The Fountain Pen, Guelph's On-Line News
ADV: Your Ad could be here

Straight from the Heart

Web posted on December 08, 2017

Hey Jude!

Graffiti attack on Waterloo churches.

I felt angry and embarrassed last week when I saw in the news that anti-LGBT graffiti had been spray-painted on Waterloo's Emmanuel and Parkminster United Churches. Even moreso because the message was a verse of Scripture - Romans 1:32.

In Romans 1:18-32, St Paul re-affirms the Old Testament prohibition against lesbianism and homosexuality, and says that these are sins that merit God's judgment. But so, says Paul in the same passage, do a whole lot of other sins, including other kinds of immorality, covetousness, malice, envy, murder, strife, deceitfulness, gossip, backbiting, violence, pride, boasting, disobedience to parents, disloyalty, evil minds devising evil things, unwillingness to show love or forgiveness or compassion, and having a hateful attitude toward God.

There are enough labels there to catch most of us out several times over. If St Paul is right - as I think he is - we all stand under God's judgment. Which means that whatever judgment we make against the LGBT community, we must also make against ourselves. Those ne'er-do-wells who vandalized the two churches - I wonder what condemnatory graffiti they painted on their own houses. Perhaps a message about the vice of self-righteousness? Or about doing-unto-others? Or maybe even about loving one's enemies?

I don't think the LGBT movement should go unchallenged, but the challenge needs to be civil and fair-minded. It's a challenge that must engage theologians, scientists, ethicists, sociologists, psychologists and, lastly, jurists. But it's not a challenge to be won by violence, protests, or shutting down debate. Nor with spray paint under the cowardly cover of night. We don't burn heretics any more (though we've ordained more than a few), and we don't stone adulterers either (though offended spouses may sometimes wish otherwise). We've learned (have we really?) that violence does not change minds and hearts; it only harden them.

Cheri DiNovo understands that. She's the NDP MPP for Parkdale-High Park. She's also a United Church minister. She announced recently that she'll be returning to parish ministry in January, taking over Trinity-St Paul's United Church on Bloor St near the UofT campus. Speaking on Steve Paikin's "The Agenda", she explained that in her new position she intends to engage the theological issues of "diversity" (LGBT etc) to show that the Bible is really a "diversity friendly" book.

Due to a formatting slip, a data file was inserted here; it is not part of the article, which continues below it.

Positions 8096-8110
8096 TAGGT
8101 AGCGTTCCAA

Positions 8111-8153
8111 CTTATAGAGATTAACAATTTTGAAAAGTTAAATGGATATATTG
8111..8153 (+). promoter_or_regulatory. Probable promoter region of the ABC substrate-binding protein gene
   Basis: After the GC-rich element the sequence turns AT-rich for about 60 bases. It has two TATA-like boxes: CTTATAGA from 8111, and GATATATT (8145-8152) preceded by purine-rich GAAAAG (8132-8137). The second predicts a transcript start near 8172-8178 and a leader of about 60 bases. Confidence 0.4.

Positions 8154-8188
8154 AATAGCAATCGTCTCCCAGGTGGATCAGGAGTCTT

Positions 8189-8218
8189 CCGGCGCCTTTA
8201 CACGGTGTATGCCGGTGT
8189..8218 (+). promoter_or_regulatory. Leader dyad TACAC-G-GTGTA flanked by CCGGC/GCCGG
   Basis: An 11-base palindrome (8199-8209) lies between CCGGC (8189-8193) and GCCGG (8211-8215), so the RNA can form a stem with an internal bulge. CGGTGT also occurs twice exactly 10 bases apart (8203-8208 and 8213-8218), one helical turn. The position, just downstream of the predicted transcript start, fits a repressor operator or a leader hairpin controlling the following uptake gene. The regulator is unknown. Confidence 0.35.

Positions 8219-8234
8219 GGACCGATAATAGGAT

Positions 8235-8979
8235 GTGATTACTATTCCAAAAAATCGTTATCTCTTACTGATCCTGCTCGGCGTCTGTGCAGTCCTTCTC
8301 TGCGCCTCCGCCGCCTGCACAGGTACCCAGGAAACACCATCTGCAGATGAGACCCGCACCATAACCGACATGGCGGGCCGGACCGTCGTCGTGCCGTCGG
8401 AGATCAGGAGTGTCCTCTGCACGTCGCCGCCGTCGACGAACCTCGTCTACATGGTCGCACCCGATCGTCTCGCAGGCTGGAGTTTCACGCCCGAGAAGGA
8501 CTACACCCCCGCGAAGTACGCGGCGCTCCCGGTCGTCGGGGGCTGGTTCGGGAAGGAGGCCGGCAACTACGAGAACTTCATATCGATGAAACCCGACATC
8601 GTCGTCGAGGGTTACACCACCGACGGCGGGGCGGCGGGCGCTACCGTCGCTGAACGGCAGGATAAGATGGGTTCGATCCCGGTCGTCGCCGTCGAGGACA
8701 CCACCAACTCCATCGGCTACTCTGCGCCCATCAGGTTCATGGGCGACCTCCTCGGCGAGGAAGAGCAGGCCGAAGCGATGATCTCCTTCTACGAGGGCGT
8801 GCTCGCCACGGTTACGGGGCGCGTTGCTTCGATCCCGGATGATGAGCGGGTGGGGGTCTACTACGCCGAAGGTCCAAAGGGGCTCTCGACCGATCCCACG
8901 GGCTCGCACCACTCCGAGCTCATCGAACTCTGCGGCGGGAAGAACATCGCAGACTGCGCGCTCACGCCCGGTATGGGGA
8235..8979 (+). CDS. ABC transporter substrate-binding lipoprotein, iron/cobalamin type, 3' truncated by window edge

I'm not sure how she can do that without twisting the Scriptures in ways that would make their authors roll over in their graves. But to her credit, she recognizes where the battle must be joined - in the academic disciplines of theology, science, ethics, and the social sciences. It's a battle for the public mind. Uninformed and irrational as the public mind sometimes is, this is a battle that can only be won by reasoned, informed debate.

I expect that in a debate on these matters, the Reverend Ms DiNovo and I would take opposite sides. But I love the fact that she wants to engage the issues with serious scholarship. I wish her many stimulating debates - and I hope that some of them may give her second thoughts.

But as for the Emmanuel-Parkdale vandalism, I could fervently wish that it was the work of some evil pagans trying to give the gospel a bad rep. If that's what they were, they succeeded. But I fear that what they actually were, in fact, was earnest, evangelical Christians - misguided, self-righteous fundamentalists. Which is why I'm not only angry but embarrassed.

I hope that the vandals, in retrospect of their deeds, also feel embarrassed and ashamed. They dishonored the Bible when they used it in a malicious and criminal way. They dishonored Christ when they committed vandalism in his name. That sort of conduct can only impair the credibility of the Bible, the gospel, and the rest of us who believe in them.

So to the members of Emmanuel and Parkminster Churches, I want to say that I'm truly sorry for the cost, trouble, and damnable nuisance that some of my fellow evangelicals (if that's who they were) have caused you. I pray it may not impair your faith in the God who, through Jesus, loves both you and them, and the rest of us - in spite of ourselves - which I take to be the essence of his grace. And I hope that the elders of the vandals' congregation will require them to 'fess up and be accountable for their actions.


Rev Robert Lyon is the assistant at St Jude, Guelph, a congregation of the Anglican Network in Canada, that meets at 10 o'clock on Sundays at the Evergreen Centre, near Riverside Park. Robert welcomes your questions and comments, and will be pleased to discuss topics on request. Contact him at


The opinions of thefountainpen's columnists are not necessarily those of